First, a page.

Lord of the Flies analysis of chapter 1 The opening character is important and effective because it sets the scene for that character, and their situation. You can almost predict what that character will be like in the rest of the book by the few sentences that the author gives you. The opening character is also a vital piece of information, because it will make the reader want to read on. The first character that was introduced was Ralph. We can predict that he will become important in the rest of the book because he is the first on the island, and he removes his clothes, which is the first symbol of rebellion.
Ralph is introduced as being ‘the boy with fair hair’ (pg 7). One of the first things Ralph does is pull up his sock which symbolizes the idea that Ralph is still civilized and acts like he is still in a sophisticated society. Ralphs father was in the army, and made it a point to say that his father was going to rescue them. When Ralph was elected as chief, it was because he was oldest, and was said to have the physique of a boxer ‘he may make a boxer, as far as width and heaviness of shoulders went, but there was a mildness about his mouth and eyes that proclaimed no devil’ (pg 10).
Piggy was more of an adequate chief because he was the main idealist who spotted the conch, and the one who did most of the work. Piggy was also the democrat of the boys, he thought things through, he was equal, rational, and had a mindset of being rescued, and not wanting to be stuck on the island. Ralph is overjoyed that there are no grownups on the island, but Piggy can envision the consequences of the pilots death, and the fact that nobody was a mature adult, and they couldn’t make mature decisions.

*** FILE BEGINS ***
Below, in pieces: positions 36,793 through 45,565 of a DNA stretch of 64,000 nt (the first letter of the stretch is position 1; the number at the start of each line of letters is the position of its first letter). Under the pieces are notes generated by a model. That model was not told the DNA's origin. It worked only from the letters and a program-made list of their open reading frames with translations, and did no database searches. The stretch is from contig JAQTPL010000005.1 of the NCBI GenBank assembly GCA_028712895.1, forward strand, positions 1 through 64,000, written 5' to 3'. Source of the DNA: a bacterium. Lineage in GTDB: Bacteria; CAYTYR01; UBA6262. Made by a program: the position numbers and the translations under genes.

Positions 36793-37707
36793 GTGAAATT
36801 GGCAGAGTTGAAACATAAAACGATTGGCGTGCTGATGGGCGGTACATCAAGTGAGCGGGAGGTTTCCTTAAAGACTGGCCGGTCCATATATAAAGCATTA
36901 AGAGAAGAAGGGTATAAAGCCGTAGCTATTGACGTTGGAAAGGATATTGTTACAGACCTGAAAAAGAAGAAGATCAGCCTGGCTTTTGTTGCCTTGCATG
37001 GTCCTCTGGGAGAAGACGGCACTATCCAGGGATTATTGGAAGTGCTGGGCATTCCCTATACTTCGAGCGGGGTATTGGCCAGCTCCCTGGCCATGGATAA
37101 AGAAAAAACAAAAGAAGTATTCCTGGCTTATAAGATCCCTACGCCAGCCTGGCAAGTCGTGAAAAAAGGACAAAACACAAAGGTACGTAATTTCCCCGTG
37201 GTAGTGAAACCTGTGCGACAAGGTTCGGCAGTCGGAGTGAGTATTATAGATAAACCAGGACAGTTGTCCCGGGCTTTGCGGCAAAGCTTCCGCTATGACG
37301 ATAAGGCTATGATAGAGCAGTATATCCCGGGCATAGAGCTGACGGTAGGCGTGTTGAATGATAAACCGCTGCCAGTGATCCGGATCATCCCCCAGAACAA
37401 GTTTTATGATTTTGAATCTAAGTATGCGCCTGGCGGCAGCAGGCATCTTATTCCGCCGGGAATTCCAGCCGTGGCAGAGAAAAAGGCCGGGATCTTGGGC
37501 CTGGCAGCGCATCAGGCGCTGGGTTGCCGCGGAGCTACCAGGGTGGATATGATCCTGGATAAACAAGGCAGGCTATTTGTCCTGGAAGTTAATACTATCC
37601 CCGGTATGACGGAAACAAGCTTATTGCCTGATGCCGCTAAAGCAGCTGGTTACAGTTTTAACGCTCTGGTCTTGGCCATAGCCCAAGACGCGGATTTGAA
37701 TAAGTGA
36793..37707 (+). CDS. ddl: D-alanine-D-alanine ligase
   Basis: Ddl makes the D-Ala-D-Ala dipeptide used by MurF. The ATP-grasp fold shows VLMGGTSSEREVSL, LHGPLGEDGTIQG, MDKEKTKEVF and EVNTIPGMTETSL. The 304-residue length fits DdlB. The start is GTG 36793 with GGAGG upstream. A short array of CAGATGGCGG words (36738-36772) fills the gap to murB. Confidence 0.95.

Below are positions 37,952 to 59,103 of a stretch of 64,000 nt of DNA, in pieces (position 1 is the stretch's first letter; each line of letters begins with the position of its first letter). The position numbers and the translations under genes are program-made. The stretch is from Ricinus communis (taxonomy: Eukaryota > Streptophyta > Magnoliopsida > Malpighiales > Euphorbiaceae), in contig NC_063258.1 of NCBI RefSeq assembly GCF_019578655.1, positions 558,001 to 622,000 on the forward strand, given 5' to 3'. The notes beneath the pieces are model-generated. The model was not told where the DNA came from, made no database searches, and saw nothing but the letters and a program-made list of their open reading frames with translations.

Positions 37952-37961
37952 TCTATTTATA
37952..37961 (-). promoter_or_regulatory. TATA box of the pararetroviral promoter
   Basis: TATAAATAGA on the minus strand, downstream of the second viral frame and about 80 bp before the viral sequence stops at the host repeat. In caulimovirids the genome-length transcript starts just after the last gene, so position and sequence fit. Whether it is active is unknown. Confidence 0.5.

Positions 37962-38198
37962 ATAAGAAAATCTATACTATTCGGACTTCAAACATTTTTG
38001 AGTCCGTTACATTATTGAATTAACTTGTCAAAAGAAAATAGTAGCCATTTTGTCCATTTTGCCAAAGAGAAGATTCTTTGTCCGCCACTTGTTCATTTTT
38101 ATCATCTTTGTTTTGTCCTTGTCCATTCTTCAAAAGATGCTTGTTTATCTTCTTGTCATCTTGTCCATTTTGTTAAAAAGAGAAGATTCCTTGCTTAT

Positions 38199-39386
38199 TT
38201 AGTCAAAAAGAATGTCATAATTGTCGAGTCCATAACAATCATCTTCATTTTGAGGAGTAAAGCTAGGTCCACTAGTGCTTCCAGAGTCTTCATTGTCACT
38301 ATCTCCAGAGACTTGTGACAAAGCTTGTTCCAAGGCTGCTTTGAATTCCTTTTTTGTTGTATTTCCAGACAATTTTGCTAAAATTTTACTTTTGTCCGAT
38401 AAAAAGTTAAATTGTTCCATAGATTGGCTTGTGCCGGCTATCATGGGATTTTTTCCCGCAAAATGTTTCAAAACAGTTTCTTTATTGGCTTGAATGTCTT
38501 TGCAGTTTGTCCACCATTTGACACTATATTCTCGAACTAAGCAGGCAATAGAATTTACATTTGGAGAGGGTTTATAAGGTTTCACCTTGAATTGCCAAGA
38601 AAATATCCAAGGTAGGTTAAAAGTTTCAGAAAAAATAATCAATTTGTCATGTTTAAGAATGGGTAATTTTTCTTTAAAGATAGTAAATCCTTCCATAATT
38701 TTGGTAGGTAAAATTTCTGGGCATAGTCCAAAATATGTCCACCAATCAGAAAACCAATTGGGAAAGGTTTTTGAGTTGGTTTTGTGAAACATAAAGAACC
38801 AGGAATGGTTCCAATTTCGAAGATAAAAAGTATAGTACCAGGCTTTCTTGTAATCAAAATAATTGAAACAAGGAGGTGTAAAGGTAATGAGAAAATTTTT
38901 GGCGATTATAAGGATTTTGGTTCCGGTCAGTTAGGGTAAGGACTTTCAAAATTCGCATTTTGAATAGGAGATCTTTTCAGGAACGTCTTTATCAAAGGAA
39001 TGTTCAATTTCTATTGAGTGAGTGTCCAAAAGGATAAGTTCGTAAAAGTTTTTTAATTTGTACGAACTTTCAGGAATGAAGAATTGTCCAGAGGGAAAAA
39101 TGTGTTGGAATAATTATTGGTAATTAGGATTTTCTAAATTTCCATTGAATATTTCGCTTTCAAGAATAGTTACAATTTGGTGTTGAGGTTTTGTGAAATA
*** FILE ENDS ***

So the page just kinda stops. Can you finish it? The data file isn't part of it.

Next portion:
Piggy was not elected chief because of his look and probably because of his name. ‘he was shorter than the fair boy and very fat’ (pg 7). Next to be introduced is Jack and his choir boys. They are introduced as aliens or beastie that appears later on in the book. ‘something dark was fumbling along….. Then the creature stepped from the mirage’ (pg 19). This sends an eerie feeling to the readers. Later on in the paragraph it talks about them ‘stepped from the mirage on to clear sand, and they saw that the darkness was……mostly clothing’ (pg 19).
The boys were in ‘two parallel lines’ (pg 19) and dressed in black cloaks that covered them from throat to ankle that was adorned with a long silver cross, and a square black cap with a silver badge. Their leader is a boy named Jack. Jack was ‘tall, thin, and bony’ (pg 20) with red hair that was hidden somewhat by the square black cap, and his face ‘was crumpled and freckled, and ugly without silliness…two light blue eyes’ (pg 20). Jack is very power hungry, and arrogantly assumes that he would be the chief of the boys because he was the ‘head boy’ (pg 22) of the choir, and because he could ‘sing C sharp’ (pg 22).